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Anti-monarchy protests in Catalonia take place as Spanish royals attend events in Barcelona

© Casa de SM el Rey

Following the visit to Catalonia by the Spanish Royal Family, an anti-monarchy protest has erupted in Barcelona. More than 2000 people demonstrated Monday against King Felipe’s visit to Barcelona, asking for the end of the monarchy.

The protesters held their rally outside the Juan Carlos I Hotel in Barcelona on Sunday and Monday, ​​where King Felipe and his family were scheduled to stay. Despite the strong police presence that guarded the surroundings of the hotel and the Congress Centre, the protest turned violent. Many of the rioters have blown their whistles and sang songs against the monarchy before fighting with the police. Some spit and shoved those who were attending last night’s Princess Girona Foundation Awards as they attempted to enter the building.

The protest has forced traffic to be stopped on several major roads. Many of the separatists carried banners with the symbol of a crown upside down, and when the protesters demonstrated at the hotel and toward the police, they also burned pictures of the King.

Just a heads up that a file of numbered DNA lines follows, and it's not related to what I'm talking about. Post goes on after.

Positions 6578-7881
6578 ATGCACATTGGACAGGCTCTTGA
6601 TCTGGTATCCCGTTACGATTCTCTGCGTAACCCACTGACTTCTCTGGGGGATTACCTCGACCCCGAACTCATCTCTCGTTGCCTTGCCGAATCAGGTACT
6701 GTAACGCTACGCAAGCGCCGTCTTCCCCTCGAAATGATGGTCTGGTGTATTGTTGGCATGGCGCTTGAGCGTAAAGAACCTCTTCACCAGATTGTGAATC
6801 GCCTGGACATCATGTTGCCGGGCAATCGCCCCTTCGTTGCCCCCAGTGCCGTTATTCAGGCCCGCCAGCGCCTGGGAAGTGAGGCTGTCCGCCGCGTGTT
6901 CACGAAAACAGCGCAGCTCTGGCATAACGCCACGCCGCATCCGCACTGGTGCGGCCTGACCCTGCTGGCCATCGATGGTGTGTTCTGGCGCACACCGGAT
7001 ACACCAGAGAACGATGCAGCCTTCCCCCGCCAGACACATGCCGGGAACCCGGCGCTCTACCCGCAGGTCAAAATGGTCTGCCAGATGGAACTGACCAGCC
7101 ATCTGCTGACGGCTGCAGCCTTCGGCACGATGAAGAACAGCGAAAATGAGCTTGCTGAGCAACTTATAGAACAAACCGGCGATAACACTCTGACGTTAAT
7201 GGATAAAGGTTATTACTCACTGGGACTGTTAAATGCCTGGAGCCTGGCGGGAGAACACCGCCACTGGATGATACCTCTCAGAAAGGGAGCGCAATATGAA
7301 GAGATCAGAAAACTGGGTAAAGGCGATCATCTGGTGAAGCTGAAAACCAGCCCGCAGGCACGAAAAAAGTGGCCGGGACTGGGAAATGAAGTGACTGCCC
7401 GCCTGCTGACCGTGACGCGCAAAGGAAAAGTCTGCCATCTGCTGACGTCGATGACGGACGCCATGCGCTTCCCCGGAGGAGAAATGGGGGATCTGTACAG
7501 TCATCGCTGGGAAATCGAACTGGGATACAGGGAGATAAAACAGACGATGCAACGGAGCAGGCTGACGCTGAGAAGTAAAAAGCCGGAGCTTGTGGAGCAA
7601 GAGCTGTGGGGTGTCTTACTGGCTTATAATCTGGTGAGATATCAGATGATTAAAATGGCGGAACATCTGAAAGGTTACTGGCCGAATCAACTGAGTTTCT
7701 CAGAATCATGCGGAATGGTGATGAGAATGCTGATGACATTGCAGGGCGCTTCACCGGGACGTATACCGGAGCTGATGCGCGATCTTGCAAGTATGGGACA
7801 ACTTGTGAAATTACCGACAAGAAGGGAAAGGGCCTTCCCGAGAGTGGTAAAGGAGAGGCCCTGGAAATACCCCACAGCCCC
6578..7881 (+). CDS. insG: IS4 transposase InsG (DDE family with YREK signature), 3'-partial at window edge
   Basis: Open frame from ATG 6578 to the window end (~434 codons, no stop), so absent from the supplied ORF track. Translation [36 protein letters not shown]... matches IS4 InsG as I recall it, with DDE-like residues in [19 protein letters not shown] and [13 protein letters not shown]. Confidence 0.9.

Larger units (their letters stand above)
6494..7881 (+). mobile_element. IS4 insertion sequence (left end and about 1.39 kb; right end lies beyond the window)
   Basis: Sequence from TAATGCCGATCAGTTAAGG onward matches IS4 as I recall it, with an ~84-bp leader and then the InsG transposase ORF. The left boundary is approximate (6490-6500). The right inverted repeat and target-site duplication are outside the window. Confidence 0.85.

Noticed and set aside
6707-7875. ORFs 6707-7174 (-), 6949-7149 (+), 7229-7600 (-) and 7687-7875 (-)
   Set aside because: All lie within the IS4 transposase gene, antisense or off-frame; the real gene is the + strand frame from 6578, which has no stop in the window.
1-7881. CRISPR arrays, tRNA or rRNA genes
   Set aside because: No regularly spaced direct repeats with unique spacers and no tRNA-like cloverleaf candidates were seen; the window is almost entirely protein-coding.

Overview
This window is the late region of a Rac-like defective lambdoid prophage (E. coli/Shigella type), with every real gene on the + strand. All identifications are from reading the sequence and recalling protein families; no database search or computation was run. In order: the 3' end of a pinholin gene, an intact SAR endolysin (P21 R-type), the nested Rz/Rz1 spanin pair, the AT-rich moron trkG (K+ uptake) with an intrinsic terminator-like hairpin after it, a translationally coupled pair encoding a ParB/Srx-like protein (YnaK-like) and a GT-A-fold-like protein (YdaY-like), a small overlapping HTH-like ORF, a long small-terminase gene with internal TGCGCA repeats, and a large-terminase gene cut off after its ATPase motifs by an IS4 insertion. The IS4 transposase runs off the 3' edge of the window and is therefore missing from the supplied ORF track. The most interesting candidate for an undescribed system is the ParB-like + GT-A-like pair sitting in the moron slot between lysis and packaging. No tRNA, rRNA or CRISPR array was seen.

Some Catalan politicians stand behind a call for the King to stand for election. The Catalan independence party politician, ​​Gabriel Rufián said that the non-political constitutional monarch Felipe VI should stand for election. He said: “If you really are as prepared as some say and want to participate in the elections, present yourself as a candidate because we Catalans have no king”.

Regional leaders of parties that want to keep Spain united held a smaller peaceful counter-demonstration in support of the monarchy. The King, Queen Letizia, and their two daughters, Princess Leonor and Infanta Sofía were in Barcelona taking part in an awards ceremony for young entrepreneurs, scientists and artists. The heir to the throne, Princess Leonor, gave a speech at the ceremony, stressing her attachment to Catalonia.

This was the King’s first visit to Catalonia since the conviction of separatist leaders a couple of weeks ago. Since then, demonstrations and protests have taken place continuously to demand their release. The Catalan issue in the current political campaign is highly debated, but a majority of the Spanish political parties said they support the monarchy and that Catalonia remains a part of Spain.

About author

Senior Europe Correspondent Oskar Aanmoen has a master in military and political history of the Nordic countries. He has written five books on historical subjects and more than 700 articles for Royal Central. He has also interview both Serbian and Norwegian royals. Aanmoen is based in Oslo, Norway.